NEW YORK CITY (WABC) -- A small business owner in Brooklyn has come up with a plan to help the disproportionate number of black-owned businesses failing during the pandemic - and it's catching on.
Sephora is a giant international cosmetics retailer, the kind of business that usually can only change slowly, but they made a transformative change this week thanks to Aurora James.
James owns a boutique retail store called Brother Vellies that sells shoes, bags and clothes from all over the world.
Recently she heard a startling statistic about the impact of the coronavirus lockdown: 40% of black-owned businesses are expected to close during the pandemic.
This all came to light while people were taking to the streets to protest the killing of George Floyd while in police custody in Minneapolis.
"I'm getting all these emails that say we stand with you and we support you, but I wasn't necessarily feeling that support as a black person or a business owner," James said.
James thought that if big retailers like Sephora and Target and Whole Foods committed to filling 15% of their store shelves with products from black-owned businesses, that would be a huge commitment.
"If they take the pledge, almost $15 billion is going to black-owned businesses and that's truly the dream," James said.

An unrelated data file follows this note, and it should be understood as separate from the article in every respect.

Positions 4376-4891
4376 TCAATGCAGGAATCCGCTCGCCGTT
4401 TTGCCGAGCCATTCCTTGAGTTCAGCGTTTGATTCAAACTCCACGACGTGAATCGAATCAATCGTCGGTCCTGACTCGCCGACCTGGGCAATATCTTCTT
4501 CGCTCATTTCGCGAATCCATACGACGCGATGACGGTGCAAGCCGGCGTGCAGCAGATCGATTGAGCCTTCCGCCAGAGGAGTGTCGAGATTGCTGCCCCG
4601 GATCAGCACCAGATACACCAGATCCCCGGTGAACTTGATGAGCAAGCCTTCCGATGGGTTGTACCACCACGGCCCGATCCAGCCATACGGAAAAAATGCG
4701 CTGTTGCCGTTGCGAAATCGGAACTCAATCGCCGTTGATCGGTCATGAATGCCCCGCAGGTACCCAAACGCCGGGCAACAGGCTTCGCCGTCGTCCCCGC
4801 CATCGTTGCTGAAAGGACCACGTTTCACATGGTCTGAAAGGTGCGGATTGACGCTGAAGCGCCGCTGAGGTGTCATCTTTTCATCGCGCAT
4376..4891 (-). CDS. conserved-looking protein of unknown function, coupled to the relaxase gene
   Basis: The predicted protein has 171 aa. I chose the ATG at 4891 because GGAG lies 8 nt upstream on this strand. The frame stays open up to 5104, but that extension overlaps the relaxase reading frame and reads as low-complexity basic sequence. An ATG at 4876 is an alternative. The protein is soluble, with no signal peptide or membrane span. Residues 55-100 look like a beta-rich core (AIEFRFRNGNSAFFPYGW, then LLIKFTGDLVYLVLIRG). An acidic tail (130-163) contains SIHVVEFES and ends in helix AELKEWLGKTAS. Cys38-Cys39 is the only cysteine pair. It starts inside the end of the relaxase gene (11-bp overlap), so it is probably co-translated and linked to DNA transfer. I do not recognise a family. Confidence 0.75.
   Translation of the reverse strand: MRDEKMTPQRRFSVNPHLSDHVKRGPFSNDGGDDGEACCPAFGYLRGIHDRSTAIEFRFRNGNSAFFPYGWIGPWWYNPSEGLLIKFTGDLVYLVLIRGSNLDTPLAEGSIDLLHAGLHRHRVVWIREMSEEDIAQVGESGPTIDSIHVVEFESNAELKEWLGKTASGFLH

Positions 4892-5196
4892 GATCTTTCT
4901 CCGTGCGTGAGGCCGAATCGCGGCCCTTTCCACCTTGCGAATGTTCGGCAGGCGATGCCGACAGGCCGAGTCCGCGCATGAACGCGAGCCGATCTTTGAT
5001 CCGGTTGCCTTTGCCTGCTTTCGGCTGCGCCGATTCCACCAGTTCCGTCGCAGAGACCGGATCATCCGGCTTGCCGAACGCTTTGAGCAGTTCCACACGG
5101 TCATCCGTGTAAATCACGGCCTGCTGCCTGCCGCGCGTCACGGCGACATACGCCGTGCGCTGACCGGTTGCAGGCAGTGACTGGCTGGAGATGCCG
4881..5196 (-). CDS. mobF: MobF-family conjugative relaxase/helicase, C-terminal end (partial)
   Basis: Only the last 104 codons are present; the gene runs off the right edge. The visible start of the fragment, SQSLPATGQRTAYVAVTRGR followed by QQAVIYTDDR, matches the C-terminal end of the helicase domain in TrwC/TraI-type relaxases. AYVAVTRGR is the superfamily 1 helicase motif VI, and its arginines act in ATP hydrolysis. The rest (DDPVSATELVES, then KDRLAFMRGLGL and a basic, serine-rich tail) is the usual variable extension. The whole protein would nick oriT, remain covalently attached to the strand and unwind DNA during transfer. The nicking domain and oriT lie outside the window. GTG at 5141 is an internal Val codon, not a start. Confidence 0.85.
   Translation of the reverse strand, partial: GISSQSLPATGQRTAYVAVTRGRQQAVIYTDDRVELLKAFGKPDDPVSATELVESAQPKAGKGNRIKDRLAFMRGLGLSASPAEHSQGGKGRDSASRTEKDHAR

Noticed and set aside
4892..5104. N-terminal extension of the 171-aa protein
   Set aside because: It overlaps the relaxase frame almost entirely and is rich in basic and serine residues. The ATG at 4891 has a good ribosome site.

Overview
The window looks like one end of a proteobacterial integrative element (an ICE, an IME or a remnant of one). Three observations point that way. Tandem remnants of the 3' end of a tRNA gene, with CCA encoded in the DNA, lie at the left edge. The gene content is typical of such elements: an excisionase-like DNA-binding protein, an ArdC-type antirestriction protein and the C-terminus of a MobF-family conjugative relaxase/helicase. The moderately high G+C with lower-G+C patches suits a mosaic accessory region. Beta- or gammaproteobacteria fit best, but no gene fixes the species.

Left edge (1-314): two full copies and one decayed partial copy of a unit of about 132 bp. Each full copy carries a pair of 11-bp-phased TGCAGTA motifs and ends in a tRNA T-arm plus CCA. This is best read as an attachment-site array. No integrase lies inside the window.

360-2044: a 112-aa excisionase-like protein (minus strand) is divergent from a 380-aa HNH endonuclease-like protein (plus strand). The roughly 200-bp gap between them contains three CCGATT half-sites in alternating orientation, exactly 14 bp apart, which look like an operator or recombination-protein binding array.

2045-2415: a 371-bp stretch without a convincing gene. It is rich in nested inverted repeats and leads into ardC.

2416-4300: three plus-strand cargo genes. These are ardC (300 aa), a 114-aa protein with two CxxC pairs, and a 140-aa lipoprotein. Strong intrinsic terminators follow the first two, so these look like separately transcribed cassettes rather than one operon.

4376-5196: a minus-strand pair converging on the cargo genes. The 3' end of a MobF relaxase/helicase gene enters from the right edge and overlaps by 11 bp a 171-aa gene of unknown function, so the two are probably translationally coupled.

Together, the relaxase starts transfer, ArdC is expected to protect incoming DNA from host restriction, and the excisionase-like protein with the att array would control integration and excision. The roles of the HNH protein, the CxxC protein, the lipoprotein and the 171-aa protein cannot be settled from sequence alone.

And Sephora did it. On Thursday the company released a statement saying, "We were inspired to make the 15% pledge because we believe it's the right thing to do, for our clients, our industry, and for our community... We can do better and this pledge builds on our ongoing work to use our resources to drive meaningful and long term change for Sephora and our industry."
Another billion-dollar company, Rent the Runway, took the pledge as well.
Now James hopes that Target and others see the wisdom of taking the pledge too.
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NYC woman convincing major retailers to dedicate 15% of shelf space to black-owned businesses
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